That used to be a huge problem in Europe in the days of wetnurses that unless women had a very good milk supply and employers were tolerant of it being shared, it meant sacrificing breasfeeding your own child for that of your employer,

ZombiesAreClammyDodgers Fri 31-Jan-14 18:47:06

isbn are you saying giving those messages are tantamount to making an act illegal??
That would be akin to saying that (a) the media bombards women with messages to not become engineers and (b) a law is passed that a woman cannot become an engineer, are one and the same.
There is a massive difference!

TheRealAmandaClarke Fri 31-Jan-14 18:49:44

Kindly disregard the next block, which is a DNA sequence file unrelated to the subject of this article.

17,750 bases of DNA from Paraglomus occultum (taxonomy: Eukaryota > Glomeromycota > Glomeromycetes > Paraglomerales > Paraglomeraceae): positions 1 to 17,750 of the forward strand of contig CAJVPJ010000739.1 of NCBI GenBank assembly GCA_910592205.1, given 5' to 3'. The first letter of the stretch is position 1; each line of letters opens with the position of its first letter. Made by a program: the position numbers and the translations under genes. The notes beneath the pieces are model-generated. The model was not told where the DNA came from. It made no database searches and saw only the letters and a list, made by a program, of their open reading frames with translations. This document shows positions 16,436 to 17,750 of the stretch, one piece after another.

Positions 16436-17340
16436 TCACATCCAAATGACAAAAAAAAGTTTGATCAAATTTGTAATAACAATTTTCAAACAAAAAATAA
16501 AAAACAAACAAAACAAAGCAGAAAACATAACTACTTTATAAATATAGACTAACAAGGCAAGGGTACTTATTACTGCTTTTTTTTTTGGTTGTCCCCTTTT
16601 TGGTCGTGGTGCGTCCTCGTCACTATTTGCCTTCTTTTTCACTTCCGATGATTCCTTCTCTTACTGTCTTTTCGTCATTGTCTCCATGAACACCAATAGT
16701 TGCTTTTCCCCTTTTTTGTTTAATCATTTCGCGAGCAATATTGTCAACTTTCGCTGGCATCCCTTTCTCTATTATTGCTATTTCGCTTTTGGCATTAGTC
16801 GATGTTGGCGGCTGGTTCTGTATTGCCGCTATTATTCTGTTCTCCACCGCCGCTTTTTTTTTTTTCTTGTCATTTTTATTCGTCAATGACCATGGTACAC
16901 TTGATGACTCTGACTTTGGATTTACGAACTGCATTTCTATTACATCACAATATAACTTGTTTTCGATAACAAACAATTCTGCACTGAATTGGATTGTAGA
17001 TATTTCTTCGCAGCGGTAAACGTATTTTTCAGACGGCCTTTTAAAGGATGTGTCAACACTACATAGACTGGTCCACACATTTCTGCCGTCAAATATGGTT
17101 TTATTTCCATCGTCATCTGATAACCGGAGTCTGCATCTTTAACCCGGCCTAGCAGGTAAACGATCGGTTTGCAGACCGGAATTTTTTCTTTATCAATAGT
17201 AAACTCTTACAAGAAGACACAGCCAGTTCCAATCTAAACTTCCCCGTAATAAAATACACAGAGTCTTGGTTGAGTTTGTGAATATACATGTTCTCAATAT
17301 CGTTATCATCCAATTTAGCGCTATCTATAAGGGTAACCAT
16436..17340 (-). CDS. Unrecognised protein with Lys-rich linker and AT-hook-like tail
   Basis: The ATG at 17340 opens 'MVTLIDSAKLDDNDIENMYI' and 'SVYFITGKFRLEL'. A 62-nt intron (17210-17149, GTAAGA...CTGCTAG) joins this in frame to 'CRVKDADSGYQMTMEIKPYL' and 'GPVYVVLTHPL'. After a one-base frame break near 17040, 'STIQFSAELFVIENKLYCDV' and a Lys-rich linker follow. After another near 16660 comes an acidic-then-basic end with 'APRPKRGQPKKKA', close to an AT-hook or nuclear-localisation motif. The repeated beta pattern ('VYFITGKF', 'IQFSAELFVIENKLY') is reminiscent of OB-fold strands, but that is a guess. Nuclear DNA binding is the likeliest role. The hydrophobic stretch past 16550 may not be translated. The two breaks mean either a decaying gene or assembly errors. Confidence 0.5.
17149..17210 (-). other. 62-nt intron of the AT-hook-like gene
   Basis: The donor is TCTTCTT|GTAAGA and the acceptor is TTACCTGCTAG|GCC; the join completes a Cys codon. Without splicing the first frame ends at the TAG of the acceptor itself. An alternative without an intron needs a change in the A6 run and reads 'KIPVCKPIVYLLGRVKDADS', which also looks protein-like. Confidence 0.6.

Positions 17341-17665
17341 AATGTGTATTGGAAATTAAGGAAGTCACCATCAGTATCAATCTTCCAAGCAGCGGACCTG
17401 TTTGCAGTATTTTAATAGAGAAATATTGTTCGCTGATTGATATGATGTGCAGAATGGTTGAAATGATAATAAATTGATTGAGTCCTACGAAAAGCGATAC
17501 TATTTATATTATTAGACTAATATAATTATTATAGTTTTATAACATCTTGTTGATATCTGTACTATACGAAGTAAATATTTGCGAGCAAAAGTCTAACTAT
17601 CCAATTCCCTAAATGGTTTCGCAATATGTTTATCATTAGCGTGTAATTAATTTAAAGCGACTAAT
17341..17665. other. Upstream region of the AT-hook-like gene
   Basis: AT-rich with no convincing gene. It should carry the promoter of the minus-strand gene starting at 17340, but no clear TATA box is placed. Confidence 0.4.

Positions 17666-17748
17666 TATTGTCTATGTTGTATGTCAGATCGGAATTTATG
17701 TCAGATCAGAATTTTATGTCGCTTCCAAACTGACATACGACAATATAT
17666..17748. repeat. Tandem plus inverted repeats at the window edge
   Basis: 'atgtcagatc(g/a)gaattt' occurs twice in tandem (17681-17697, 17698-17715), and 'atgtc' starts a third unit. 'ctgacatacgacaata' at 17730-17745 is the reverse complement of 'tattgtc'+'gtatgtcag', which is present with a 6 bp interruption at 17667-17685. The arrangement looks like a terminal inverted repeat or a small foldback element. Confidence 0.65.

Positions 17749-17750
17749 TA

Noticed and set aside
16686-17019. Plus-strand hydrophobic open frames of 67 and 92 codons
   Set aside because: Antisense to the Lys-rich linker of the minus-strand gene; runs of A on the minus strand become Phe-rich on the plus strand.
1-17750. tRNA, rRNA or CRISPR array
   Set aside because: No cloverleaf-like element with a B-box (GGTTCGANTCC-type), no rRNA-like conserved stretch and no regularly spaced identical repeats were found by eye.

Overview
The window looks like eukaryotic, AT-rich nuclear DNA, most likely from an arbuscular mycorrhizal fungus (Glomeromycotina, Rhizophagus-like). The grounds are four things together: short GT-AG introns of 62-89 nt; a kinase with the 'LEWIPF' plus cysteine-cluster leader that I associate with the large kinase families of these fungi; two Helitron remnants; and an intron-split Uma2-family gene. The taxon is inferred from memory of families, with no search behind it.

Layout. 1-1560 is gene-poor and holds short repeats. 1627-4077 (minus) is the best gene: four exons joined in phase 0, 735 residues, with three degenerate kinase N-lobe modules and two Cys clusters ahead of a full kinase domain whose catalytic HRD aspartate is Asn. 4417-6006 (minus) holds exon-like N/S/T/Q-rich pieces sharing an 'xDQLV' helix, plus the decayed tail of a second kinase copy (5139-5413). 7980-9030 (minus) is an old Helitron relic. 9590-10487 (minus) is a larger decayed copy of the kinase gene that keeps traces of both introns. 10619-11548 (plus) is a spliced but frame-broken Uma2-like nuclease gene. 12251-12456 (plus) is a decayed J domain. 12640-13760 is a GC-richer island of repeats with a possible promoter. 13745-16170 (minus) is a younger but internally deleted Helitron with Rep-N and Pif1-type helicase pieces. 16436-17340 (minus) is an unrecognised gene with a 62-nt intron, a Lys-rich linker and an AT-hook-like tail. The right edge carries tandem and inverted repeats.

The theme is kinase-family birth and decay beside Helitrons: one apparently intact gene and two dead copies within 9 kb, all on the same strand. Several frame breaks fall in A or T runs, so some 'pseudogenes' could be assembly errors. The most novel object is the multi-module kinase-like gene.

Well, I don't think that question can neccessarily be answered in a straightforward way that could be applied to all cases.
These things are complex. Each situation needs assessing on its own merits.
Some women are advised to give formula as a supplement when it's not actually necessary. A better out one might well be achieved by increasing supply (with post-feed expressing for example) and looking t frequency of feeds and reassessing growth against a thrive line in addition to the centile chart. that very rarely happens. Usually there's a bit of. Drop off and someone says the baby should have some formula.
Milk banking would mean that the baby could have human milk rather than modified cows milk.....
There are several options tbh.

Besides. I don't think anyone here is agreeing that no baby must ever have anything apart from its own mothers b milk via the breast no matter what the circumstances. Rather, I fwlt that Isbn was highlighting some of the issues around lack of bf( which is a problem if you are a baby aiming for optimum health) in the uk.